Warm weather usually means a deep chill for home video, and the studios have always planned their release schedules accordingly, saving the good stuff for later in the year.
But there are indications already that this year may be different for retailers. Five movies that had grossed over $100 million at the box office are scheduled for the summer months, where last year there were only two, and with the theatrical-to-video window shrinking, more strong titles may yet be announced.
At worst, the summer season will be as good as last year, with the possibility that it may be as surprisingly strong as this year's first quarter.
Meanwhile, retailers are counting on children's titles and catalog programs to boost impulse sales and margins, particularly during the high-traffic back-to-school period.
"I am hoping for big things this summer," said Craig Hill, video specialist, Harp's Food Stores, Springdale, Ark. "With the titles that are coming, plus the [catalog] racking systems we are putting in, we are looking forward to a good summer. We've got good product out there at a good price, and we are actually trying to compete with Wal-Mart." The summer's $100 million-plus club so far includes "Daredevil" and "How to Lose a Guy in 10 Days," both grossing a little above $100 million; "Bringing Down the House" at $126 million; "Chicago" and "Die Another Day," both exceeding $160 million; and the big hitter of the season, "The Lord of the Rings: The Two Towers," at nearly $340 million. (Most of these are still playing in movie theaters.)
The two $100 million-plus movies last year were the first movie in the trilogy, "The Lord of the Rings: The Fellowship of the Ring," which grossed $313 million; and "Black Hawk Down," at $108 million.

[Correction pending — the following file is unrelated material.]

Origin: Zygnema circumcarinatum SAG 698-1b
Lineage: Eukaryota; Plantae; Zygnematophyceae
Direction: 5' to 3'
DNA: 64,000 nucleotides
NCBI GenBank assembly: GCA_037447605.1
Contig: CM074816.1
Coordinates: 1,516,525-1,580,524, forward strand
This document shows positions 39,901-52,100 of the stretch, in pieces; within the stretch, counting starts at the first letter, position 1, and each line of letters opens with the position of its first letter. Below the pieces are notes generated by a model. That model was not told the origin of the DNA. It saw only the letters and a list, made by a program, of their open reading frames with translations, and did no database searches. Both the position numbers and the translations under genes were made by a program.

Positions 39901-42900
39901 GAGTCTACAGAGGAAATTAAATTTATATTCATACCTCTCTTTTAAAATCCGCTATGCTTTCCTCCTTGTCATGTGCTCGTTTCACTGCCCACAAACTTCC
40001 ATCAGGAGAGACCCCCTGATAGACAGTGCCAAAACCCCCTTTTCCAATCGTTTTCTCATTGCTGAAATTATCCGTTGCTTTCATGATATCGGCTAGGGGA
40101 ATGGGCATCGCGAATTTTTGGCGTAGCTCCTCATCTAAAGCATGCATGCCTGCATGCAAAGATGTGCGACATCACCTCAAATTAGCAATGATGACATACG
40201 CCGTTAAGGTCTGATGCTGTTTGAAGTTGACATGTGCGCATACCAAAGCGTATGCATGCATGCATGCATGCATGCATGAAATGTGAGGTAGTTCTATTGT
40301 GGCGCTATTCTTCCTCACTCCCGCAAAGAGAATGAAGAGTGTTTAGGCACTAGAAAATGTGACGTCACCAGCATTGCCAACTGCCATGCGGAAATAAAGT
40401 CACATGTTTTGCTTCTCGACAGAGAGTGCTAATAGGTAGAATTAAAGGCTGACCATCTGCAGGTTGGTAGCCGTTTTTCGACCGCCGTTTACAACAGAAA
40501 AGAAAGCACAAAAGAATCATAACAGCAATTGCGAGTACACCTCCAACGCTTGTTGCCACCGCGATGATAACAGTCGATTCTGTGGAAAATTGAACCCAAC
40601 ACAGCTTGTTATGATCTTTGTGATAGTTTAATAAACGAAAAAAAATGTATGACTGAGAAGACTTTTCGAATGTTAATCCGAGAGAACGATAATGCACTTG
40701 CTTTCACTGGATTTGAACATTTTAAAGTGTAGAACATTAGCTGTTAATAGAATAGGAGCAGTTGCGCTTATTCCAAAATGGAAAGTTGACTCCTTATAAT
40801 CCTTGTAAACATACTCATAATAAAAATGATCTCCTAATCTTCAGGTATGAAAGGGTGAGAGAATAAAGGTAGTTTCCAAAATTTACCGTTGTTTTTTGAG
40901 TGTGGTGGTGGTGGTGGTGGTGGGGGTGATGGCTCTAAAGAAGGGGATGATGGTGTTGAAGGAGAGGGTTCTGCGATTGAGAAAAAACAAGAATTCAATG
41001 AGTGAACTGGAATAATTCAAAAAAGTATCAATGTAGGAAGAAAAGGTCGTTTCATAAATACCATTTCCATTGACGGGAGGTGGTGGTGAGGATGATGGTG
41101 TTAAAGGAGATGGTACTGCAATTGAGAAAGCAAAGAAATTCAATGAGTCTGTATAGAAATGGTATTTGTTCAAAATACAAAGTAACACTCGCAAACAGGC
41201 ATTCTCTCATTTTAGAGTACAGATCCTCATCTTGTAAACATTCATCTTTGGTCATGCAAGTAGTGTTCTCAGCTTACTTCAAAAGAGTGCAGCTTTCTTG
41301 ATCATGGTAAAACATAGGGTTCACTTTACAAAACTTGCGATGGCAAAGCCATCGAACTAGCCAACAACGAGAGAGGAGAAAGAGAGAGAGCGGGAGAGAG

Denis Oldani, director of video, Schnuck Markets, St. Louis, is looking forward to "a good summer. June seems to be stronger than last year with 'About Schmidt,' 'The Jungle Book 2,' 'Kangaroo Jack' and 'Die Another Day' all on DVD. July is slower with 'Shanghai Knights' and 'Daredevil.' August looks great with 'Bringing Down the House,' 'Chicago' and 'The Lord of the Rings: The Two Towers."'
"It's a consistent and strong release schedule for both rental and sell-through," said Bill Bryant, vice president, sales, Ingram Entertainment, La Vergne, Tenn. In past years, strong titles in June and July were very sparse, "but that seems to be changing for the better. The DVD format is affording all retailers incremental opportunities in sell-through and rental revenues," he said.
"My purchases and pre-books have been a little heavier, and my video sales have generally been a little better," said Carl Day, owner, Day's Market Place, Heber City, Utah.
Overall, video will not be as big as in the winter, "people will be outside more, and summer vacations will affect things a little bit. But I still think people will watch more video this summer than they have in summers past," Day said.
With the titles released so far, it is difficult to calculate where the total box office for the summer video releases will end up, noted Andrew Miller, director, supermarket division, Rentrak Corp., Portland, Ore. The cumulative box-office total for the first quarter for movies grossing $8 million or more was up $63% over 2002, but declined 10.5% in the second quarter.
However, June was up 1.5%, and July looks like it will be flat, Miller said. "I see a couple of strong titles [in July], but I don't think it is going to be a big month compared to last year," he said.
With three titles over $100 million -- "Bringing Down the House," "Chicago" and "Lord of the Rings" -- August looks promising, but at a total for the three of $626 million, there is still a long way to go to reach last year's $882 million. "So what happens in July, August and September, which is a peak season for video, is going to be real important for retailers," he said.